Saturday, 17 October 2020
Rufous Bush-chat in Norfolk: A myth no more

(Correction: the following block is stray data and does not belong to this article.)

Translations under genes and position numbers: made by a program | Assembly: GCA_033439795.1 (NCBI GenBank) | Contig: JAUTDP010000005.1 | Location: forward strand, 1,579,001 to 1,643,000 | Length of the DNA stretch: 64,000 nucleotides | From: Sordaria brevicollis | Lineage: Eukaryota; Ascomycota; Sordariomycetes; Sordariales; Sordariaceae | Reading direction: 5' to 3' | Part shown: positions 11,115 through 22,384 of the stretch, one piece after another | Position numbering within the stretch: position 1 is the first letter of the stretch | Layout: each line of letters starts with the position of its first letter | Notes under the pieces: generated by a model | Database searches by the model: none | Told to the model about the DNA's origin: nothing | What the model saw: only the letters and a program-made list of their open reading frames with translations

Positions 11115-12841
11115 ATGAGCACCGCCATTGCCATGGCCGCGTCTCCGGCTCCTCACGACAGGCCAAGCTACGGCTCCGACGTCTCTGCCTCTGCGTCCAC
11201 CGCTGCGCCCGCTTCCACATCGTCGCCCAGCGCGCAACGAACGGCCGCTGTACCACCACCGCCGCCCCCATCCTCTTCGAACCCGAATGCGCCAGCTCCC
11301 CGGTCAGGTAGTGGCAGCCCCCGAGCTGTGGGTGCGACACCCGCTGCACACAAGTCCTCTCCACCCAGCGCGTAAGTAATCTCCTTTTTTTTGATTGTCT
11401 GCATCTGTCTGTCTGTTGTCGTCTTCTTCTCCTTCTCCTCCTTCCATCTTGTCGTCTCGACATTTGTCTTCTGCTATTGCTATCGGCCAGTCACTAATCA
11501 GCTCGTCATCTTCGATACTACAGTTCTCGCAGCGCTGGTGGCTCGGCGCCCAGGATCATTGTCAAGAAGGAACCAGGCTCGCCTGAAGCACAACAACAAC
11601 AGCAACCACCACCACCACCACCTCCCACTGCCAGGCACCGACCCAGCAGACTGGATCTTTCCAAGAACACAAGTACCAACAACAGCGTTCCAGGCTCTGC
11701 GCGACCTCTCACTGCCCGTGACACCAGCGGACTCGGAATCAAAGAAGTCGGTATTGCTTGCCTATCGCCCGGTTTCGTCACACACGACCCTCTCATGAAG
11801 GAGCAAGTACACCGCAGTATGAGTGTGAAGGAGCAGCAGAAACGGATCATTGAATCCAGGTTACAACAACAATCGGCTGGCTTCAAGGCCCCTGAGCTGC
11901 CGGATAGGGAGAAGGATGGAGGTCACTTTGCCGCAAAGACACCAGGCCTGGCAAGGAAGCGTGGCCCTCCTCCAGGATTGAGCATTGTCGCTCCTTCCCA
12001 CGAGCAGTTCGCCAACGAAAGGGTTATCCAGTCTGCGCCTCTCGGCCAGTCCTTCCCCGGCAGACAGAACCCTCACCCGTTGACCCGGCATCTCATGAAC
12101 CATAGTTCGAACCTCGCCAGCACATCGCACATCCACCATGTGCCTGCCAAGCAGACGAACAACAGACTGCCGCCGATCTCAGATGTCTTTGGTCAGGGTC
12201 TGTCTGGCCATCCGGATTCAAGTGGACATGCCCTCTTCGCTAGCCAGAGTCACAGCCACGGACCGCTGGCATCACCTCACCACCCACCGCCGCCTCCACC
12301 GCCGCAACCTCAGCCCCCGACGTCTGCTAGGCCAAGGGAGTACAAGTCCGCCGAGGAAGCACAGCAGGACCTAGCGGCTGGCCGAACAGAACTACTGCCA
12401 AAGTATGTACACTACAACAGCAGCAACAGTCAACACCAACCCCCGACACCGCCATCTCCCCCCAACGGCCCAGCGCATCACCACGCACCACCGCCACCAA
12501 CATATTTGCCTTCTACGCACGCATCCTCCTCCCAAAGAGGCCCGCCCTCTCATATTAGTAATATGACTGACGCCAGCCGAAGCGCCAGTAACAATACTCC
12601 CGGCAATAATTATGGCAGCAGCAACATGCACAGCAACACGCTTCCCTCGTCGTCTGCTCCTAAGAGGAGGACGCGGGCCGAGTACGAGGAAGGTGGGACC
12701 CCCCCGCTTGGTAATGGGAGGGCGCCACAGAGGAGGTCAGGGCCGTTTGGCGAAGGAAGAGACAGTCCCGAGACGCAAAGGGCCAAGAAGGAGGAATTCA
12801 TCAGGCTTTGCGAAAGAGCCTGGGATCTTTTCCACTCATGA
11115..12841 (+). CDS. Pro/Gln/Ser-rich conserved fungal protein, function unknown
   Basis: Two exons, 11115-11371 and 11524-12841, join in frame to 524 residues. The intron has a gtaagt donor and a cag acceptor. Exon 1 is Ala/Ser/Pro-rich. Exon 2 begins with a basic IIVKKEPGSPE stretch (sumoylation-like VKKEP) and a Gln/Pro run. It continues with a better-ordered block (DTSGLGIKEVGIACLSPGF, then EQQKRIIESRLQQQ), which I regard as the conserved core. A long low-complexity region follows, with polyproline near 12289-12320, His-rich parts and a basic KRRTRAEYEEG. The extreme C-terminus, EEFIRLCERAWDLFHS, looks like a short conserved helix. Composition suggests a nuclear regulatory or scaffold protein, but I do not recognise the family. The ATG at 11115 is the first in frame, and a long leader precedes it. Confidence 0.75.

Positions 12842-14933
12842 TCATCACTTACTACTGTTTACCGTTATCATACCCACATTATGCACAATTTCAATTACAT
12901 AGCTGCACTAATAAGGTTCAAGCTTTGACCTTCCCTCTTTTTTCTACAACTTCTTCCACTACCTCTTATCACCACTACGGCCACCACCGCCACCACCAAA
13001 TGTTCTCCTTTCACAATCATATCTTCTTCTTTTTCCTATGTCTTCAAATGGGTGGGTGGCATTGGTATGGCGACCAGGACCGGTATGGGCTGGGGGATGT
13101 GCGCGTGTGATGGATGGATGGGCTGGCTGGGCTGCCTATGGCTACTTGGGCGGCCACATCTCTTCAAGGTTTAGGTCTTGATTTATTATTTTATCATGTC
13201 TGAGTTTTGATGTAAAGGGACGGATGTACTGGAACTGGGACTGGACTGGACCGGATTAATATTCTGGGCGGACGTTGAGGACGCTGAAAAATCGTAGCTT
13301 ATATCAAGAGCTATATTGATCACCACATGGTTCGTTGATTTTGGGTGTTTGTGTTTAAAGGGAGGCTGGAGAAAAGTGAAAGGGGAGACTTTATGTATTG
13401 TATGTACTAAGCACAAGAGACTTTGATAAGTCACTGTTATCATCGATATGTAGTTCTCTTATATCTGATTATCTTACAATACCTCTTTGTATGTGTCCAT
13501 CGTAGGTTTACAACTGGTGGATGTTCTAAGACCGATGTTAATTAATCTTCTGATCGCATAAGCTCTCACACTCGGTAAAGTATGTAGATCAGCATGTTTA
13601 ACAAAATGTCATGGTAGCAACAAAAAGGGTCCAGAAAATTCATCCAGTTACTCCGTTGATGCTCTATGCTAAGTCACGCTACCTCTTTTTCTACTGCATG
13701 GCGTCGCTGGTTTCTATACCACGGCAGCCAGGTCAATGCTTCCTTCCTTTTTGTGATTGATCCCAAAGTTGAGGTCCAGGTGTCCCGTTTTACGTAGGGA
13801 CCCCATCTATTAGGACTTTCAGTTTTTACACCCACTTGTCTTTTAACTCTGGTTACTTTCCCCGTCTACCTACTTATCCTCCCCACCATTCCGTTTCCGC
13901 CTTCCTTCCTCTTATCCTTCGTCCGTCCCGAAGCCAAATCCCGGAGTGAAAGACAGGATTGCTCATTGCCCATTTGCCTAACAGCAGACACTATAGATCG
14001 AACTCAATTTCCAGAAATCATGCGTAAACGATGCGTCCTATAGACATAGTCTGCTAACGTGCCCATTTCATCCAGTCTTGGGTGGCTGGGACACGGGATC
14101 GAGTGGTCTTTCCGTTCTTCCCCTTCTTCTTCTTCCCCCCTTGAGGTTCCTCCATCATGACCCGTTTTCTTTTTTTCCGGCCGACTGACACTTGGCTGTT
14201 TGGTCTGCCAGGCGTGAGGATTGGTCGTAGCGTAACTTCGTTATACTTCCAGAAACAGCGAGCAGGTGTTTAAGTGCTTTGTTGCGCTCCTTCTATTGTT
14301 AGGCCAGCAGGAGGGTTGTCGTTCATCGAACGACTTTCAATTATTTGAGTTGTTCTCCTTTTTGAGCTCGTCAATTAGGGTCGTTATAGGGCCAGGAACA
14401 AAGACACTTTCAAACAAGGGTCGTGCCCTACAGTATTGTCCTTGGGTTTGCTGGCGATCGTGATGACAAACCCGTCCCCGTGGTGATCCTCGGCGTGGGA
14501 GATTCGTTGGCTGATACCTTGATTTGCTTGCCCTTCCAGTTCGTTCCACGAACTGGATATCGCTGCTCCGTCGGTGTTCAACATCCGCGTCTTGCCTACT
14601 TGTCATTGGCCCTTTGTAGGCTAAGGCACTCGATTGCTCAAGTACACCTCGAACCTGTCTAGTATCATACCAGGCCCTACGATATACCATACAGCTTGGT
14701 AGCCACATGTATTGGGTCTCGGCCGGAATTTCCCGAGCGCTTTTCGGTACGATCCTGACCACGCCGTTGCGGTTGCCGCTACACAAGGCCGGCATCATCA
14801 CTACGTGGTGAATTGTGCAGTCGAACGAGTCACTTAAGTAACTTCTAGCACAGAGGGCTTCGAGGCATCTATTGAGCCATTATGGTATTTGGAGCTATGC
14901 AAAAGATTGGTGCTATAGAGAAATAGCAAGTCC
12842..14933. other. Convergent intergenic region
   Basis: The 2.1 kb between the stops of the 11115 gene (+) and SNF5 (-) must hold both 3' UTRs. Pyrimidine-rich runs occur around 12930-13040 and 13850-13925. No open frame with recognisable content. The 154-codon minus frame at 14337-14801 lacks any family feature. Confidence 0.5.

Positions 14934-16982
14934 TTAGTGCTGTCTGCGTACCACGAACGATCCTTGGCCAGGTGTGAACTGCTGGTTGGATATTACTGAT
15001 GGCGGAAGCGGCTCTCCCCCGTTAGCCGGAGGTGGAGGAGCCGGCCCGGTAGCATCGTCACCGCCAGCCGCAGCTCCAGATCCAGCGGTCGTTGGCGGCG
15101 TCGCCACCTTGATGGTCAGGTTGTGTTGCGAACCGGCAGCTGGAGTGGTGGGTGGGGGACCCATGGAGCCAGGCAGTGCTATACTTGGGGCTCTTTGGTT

Rufous Bush-chat: to a non-birder, it’s nothing more than a little brown job (LBJ) that would warrant no particular attention. To birders in southern Europe, it is nice to see – but nothing very special. To northern European birders, a Rufous Bush-chat is an ultra-rare bird to see. For British birders, a Rufous Bush-chat is something more than very special… The last, and only, twitchable Rufous Bush-chat in the UK was a trapped adult male, was seen in the grounds of Butlin’s at Skegness from 2-9 September 1963 – and that’s over 57 years ago!!! But, for me, its rise to near-mythical levels has been, in no small part, to an article in an early issue of Birding World. Written by Ron Johns, the story takes the avid reader through those early twitching days – hearing about the bird after a lengthy delay, arranging to get from North Norfolk to Skegness, searching for the bird, eventually giving up and then hearing that the bird was actually still present days later. To add further insult to injury, the bird was trapped and ringed, with a fantastic image (by Barrie Wilkinson) of the bird in the hand, there for ever-lasting proof. There has been sniffs of near-mythical UK records of Rufous Bush-chat, but none had ever given themselves up to the masses of would-be observers. At 7.26am today, the pager (yes, they do still exist, much to the amusement of my so-called friends…) brough news of a Rufous Bush-chat in North Norfolk!! Really? Really, really? A real proper Rufous Bush-chat on a Saturday morning in the UK? Yesterday’s attire reattired and the kids’ breakfast delivered, I was on the M20 less than 20 minutes after the bird was found. The drive to Stiffkey on the north Norfolk coast was…positive: shortly after 10am I was trying to find a parking space and a few minutes after that I was greeting Mike Sidwell before heading out on to the salt marsh. A few slips and slides later I was greeting Justin Lansdell and his fellow Canary-loving crew - a few minutes after that, the Rufous Bush-chat was on show. Bins and scope views (thanks to Matthew Shore for the latter) enjoyed – Rufous Bush-chat had finally fallen! As an aside: After seeing the target bird, I popped round the corner to Holme in the hope of mopping-up a Red-flanked Bluetail (I failed in a brief stop, but was pleased to meet up with Carl and Tania Chapman – not having seen Carl in the field for a decade or two or three). In 1993 I had visited north Norfolk to see an Olive-backed Pipit, before the incredible news of the UK mainland twitchable Red-flanked Bluetail at Winspit, Dorset. Strange that 27 years later, the bluetail is now the mop-up bird with up to four available at Holme this weekend.